• Show God’s love. The Bible constantly urges us to show love in all situations and relationships, including everyone from your neighbor to your enemy (Luke 6:27-31; Gal 5:14). We must teach our children that the responsibility for showing God’s love does not end just because we are treated unfairly.

This is not in any way an exhaustive list of what can be learned from difficult or unfair situations, but I hope that it challenges you to consider the tremendous benefits of allowing children to face some of the natural discomfort and unfairness of life rather than always swooping in to protect them from reality. I hope you will consider that since reacting to mistreatment from others is so difficult for us as adults, we certainly can’t expect our children to magically figure it out once they are grown. They need practice now, even though that practice may mean some hurt feelings in the short term.

So, next time your child comes to you with an interpersonal or social problem, pause before you give in to the impulse to “fix” it for them. Perhaps instead you could take advantage of the opportunity to simply comfort, pray and teach. It might be hard at first, but the reward in terms of life-lessons learned and Christ-like character is well worth it!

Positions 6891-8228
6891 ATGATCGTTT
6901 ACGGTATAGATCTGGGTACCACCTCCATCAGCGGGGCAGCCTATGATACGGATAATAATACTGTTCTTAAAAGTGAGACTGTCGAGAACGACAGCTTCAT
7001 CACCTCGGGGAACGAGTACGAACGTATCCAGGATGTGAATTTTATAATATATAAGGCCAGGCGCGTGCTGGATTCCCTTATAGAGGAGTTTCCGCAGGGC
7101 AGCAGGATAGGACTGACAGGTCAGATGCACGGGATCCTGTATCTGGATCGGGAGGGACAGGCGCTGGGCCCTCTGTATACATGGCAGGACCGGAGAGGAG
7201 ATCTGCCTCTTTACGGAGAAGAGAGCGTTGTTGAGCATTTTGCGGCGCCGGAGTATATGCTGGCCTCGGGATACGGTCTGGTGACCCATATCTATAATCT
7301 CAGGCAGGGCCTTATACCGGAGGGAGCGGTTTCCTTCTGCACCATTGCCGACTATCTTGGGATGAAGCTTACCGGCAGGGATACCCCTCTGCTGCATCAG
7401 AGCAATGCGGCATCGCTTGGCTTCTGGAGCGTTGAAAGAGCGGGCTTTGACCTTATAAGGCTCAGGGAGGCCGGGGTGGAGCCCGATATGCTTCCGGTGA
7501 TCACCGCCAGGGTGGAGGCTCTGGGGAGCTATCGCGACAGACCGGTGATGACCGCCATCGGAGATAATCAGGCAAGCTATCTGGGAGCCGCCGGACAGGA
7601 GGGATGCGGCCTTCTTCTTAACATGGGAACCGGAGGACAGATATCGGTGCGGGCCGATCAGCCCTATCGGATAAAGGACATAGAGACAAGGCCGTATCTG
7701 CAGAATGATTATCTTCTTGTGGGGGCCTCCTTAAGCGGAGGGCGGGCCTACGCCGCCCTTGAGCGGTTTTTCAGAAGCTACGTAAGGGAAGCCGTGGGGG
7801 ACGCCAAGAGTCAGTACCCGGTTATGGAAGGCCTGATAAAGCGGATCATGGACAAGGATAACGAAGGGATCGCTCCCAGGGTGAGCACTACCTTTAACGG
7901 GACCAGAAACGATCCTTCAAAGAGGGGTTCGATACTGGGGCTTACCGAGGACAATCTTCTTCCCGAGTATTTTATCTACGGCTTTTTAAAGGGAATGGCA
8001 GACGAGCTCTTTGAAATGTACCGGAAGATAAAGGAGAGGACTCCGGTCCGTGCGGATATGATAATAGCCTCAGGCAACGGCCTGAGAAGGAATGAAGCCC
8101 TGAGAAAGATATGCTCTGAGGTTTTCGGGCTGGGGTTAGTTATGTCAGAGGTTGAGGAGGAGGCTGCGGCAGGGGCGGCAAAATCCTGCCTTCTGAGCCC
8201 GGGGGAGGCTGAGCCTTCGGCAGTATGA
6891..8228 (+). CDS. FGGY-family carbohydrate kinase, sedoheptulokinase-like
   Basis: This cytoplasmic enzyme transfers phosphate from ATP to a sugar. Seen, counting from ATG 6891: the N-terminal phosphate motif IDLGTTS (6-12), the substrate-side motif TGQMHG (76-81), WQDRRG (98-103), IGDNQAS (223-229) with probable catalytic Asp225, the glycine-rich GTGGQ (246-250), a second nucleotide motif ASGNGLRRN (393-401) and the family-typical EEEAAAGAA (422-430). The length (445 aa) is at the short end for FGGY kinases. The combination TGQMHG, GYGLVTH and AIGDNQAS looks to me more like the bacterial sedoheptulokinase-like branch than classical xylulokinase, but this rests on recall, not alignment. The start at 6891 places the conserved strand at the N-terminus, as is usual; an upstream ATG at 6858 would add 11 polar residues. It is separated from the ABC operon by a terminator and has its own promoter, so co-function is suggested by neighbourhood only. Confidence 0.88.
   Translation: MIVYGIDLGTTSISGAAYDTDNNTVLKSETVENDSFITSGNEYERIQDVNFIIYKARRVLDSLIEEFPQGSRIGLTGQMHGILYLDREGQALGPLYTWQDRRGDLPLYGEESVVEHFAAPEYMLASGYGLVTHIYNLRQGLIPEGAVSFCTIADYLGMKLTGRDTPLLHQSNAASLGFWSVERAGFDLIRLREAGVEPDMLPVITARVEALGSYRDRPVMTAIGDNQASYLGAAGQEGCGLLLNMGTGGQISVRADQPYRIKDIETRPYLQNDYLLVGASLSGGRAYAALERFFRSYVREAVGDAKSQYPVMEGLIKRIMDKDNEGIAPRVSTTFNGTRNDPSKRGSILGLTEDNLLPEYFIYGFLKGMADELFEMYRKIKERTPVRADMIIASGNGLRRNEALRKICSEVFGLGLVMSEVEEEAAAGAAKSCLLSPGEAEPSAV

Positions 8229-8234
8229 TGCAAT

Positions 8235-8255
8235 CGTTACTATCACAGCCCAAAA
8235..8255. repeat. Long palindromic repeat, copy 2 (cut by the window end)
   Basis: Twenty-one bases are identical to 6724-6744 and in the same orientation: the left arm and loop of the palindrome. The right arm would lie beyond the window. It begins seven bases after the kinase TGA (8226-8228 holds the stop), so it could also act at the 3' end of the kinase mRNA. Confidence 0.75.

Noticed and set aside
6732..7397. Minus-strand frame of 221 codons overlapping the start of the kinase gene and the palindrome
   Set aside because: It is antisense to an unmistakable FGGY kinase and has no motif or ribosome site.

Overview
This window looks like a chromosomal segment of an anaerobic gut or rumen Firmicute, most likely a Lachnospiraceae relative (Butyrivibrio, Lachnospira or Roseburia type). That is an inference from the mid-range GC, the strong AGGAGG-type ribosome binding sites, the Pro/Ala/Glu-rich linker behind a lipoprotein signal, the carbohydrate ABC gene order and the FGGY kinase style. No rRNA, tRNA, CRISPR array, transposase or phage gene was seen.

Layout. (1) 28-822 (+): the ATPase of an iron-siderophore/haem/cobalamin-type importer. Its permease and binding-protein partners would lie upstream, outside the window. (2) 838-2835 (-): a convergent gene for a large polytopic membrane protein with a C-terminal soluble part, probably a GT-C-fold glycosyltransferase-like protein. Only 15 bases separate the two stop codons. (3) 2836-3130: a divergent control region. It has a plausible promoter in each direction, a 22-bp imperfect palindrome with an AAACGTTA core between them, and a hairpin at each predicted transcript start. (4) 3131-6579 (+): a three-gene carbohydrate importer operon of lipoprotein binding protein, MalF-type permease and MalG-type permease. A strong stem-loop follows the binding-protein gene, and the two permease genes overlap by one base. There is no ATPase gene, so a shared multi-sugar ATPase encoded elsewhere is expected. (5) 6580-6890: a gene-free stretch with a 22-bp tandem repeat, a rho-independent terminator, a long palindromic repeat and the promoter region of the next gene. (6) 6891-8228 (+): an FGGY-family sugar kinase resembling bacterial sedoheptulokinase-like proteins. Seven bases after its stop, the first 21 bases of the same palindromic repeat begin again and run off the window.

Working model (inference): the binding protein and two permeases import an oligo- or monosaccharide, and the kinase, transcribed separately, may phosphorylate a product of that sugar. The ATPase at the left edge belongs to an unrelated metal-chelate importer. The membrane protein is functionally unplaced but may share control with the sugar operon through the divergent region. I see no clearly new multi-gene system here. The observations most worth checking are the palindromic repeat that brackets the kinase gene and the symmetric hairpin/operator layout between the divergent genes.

photo Unfair CC BY-SA 3.0 Nick Youngson


Real Life Parenting

Not long ago, I was lamenting to my wife about one of my children. As I passionately articulated my frustration with some particularly annoying behaviors she began to smile. Then she laughed and said, “You do know who that sounds exactly like, don’t you?” I somehow got the impression she didn’t mean her.

Unfortunately, I am all too often faced with the reality that my children generally reflect my behavior rather than my oh-so-wise parental instruction. Obviously this challenges me to make sure that even at home my behavior is consistent with what I would like to see in my children and, more importantly, with what is befitting a follower of Jesus. It also challenges me to find better ways to combine the teaching of biblical truth with real life in a way that impacts my kids and affects their behavior. As counter intuitive as it may sound, I believe that to genuinely impact our children’s behavior we have to actually focus less on their behavior and more on their heart.